“A lot of people don’t realize the effort that goes into them,” said Major Glenn Patey with the Salvation Army.
Patey grew up in the Salvation Army church and has been an officer for 40 years.
Every Christmas season, for as long as Patey can recall, the Salvation Army in Prince Albert has been working long hard hours to put presents under the tree and food on the tables of families who would otherwise do without.
“This is something we’ve always done,” he said.
Every year they anticipate stuffing between 400 and 450 hampers. This year the number is 430.
“We have 10 or 12 people for 20 days, then we have others that stand (at the) Kettles,” Patey said.
Each hamper, combining gifts and food, is worth hundreds of dollars per child.
“We figure there’s close to $200 per hamper,” Patey said.
A turkey dinner is a costly treat.
“A turkey alone is $26,” he said.
While the traditional meal is a turkey, they are considering changing how they provide families with meat. Many people don’t have the needed supplies or even cooking utensils to cook a turkey in the traditional style. Many others have never learned how to cook a turkey.
“We’ve toyed with the idea of doing a meat voucher instead,” Patey said.
“Then if they want $25 worth of hamburger meat because it’s easier and it goes farther then they can do that,” he added.
All told, the money needed to make this Salvation Army charitable tradition a reality is significant.
“We usually we spend about $50,000 to $60,000 at Christmas and the rest, that mostly gets used throughout the year. That will usually get us through the year,” he added.
The money comes from the Prince Albert’s generosity, when they donate to the Salvation Kettles.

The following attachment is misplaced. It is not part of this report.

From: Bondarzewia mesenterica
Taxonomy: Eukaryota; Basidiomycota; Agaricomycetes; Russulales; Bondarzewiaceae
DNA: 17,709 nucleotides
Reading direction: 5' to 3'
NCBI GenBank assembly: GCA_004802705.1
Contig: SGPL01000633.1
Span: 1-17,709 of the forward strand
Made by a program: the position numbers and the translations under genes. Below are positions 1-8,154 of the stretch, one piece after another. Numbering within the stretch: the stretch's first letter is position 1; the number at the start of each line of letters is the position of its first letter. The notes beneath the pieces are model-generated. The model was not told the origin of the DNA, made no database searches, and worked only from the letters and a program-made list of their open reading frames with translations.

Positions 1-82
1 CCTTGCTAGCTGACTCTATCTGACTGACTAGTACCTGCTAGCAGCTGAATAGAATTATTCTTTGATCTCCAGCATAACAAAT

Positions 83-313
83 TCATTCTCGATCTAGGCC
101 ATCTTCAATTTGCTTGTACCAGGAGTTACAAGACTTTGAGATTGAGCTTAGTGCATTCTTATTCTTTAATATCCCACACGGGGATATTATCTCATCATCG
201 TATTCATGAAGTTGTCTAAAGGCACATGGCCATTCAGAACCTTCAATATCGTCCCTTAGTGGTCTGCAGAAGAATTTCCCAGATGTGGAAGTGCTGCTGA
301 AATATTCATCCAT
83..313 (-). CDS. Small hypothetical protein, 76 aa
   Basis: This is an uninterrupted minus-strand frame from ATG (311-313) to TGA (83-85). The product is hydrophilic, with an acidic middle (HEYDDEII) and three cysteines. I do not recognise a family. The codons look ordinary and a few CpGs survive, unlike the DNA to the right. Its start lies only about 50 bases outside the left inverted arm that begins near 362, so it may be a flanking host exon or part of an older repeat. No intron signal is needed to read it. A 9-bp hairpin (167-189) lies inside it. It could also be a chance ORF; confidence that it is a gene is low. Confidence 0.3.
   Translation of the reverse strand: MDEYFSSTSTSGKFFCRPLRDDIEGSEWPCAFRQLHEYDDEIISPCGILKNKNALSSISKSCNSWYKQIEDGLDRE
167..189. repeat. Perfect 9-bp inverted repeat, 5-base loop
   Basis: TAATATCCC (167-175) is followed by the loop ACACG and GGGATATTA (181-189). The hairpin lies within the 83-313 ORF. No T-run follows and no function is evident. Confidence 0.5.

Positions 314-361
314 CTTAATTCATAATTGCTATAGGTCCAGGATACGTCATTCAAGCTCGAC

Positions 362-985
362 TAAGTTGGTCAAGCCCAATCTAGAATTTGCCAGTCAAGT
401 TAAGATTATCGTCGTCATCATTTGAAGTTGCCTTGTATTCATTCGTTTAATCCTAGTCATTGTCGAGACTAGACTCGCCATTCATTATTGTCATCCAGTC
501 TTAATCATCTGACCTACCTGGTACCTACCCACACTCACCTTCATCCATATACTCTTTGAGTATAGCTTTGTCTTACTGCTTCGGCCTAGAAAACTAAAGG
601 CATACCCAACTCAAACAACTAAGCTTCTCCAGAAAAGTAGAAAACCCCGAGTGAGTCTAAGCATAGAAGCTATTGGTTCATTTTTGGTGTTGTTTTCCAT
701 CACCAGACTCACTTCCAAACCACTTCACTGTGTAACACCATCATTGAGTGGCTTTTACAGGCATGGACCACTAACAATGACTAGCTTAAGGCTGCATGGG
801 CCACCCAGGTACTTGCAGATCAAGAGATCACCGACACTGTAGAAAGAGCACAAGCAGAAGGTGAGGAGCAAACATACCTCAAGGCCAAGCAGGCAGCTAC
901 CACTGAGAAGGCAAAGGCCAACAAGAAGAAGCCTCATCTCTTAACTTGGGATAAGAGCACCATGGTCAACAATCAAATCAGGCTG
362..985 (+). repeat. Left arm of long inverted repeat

Beyond the Christmas hampers the remaining funds go to fund the Family Services branch and to pay for food served at the Salvation Army throughout the year.
While based on Christian values and still a Christian organization, the Salvation Army does not preach to those who come for assistance.
Volunteers of many nationalities and religions join forces to offer a hand.
“People from all walks of life come in and volunteer … we get different faiths that take part … our only criteria is that you be committed to what you’re doing,” Patey said.
Betty Neepin, busy packing hampers, has been volunteering with them for 55 years.
“I’ve been involved, probably since I was about 17 and I’m 72 now in December,” Neepin said.
Volunteerism within the Salvation Army community can become a generational legacy, as evidenced by the presence of Betty’s daughter, Angela Demerais and her own daughter, Kimber-Raine Demerais, just five years old.
“We just get a list full of all the toys and then we fill them up for age group and for family,” Neepin said.
While generally the hampers go well, Patey does wish that all recipients would show up to get their bag of goodies.
“Every year, there’s about 10 or 12 people that don’t come and pick up their hamper,” Patey said.
If someone fails to pick up their hamper, the volunteer’s hands are tied and their hard work goes to waste, because they do not wish to invade people’s privacy.
“We usually we spend about $50,000 to $60,000 at Christmas and the rest, that mostly gets used throughout the year." - Major Glenn Patey
“We don’t want to start phoning them because that might be an awkward thing for them,” Patey said/
If someone can’t get in to pick it up or they are sick then they are asked to call and let the volunteers know. Something will be arranged.
Giving at Christmas is nothing new for the Salvation Army, in Canada and beyond.
“It started out as a very small compassionate enterprise in London, England, when the Salvation Army would give out Christmas puddings in the street,” Glen said
In 1904 the first Kettle donations buckets began in San Francisco, before the giving tradition washed across the continent.
The Salvation Army is the largest non-governmental direct provider of social services in the country in Canada, serving 400 communities across Canada and more than 120 countries around the world.
The Salvation Army is an international organization and began work in Canada in 1882.
In 2010 it provided 2.7 million meals across the country, as well as 6,350 beds for people dealing with poverty, drugs, mental health and homelessness.
For members of the community who could use a hot Christmas dinner, one will be served at the Out Post from 11 a.m. until 2 p.m. on Christmas day. All comers are welcome.